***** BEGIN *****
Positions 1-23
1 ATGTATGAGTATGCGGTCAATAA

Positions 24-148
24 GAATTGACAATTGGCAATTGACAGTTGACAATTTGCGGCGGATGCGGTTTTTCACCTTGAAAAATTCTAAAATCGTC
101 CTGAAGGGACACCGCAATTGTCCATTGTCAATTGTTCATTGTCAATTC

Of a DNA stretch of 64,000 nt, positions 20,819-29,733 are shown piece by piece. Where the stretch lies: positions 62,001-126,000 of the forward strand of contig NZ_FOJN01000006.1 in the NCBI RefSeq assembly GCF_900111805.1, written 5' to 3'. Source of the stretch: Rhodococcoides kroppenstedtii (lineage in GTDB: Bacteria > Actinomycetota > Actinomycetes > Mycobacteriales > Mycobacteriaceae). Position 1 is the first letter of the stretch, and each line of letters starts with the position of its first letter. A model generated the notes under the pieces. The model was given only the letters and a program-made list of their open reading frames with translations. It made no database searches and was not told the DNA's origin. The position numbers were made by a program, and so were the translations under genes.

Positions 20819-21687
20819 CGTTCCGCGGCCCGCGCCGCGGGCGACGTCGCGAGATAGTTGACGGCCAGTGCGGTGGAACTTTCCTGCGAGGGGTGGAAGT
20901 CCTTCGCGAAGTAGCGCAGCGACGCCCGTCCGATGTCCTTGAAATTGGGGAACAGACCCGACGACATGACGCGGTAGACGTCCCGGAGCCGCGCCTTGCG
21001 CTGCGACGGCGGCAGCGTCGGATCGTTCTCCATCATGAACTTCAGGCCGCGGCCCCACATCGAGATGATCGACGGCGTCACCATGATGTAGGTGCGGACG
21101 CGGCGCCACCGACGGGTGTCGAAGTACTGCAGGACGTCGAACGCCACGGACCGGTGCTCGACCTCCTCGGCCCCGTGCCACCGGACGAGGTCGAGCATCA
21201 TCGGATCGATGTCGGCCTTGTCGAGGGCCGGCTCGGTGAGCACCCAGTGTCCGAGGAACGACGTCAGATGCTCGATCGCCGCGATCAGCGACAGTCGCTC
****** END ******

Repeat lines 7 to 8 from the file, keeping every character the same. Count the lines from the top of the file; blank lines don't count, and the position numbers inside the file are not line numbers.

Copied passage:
Positions 20819-21687
20819 CGTTCCGCGGCCCGCGCCGCGGGCGACGTCGCGAGATAGTTGACGGCCAGTGCGGTGGAACTTTCCTGCGAGGGGTGGAAGT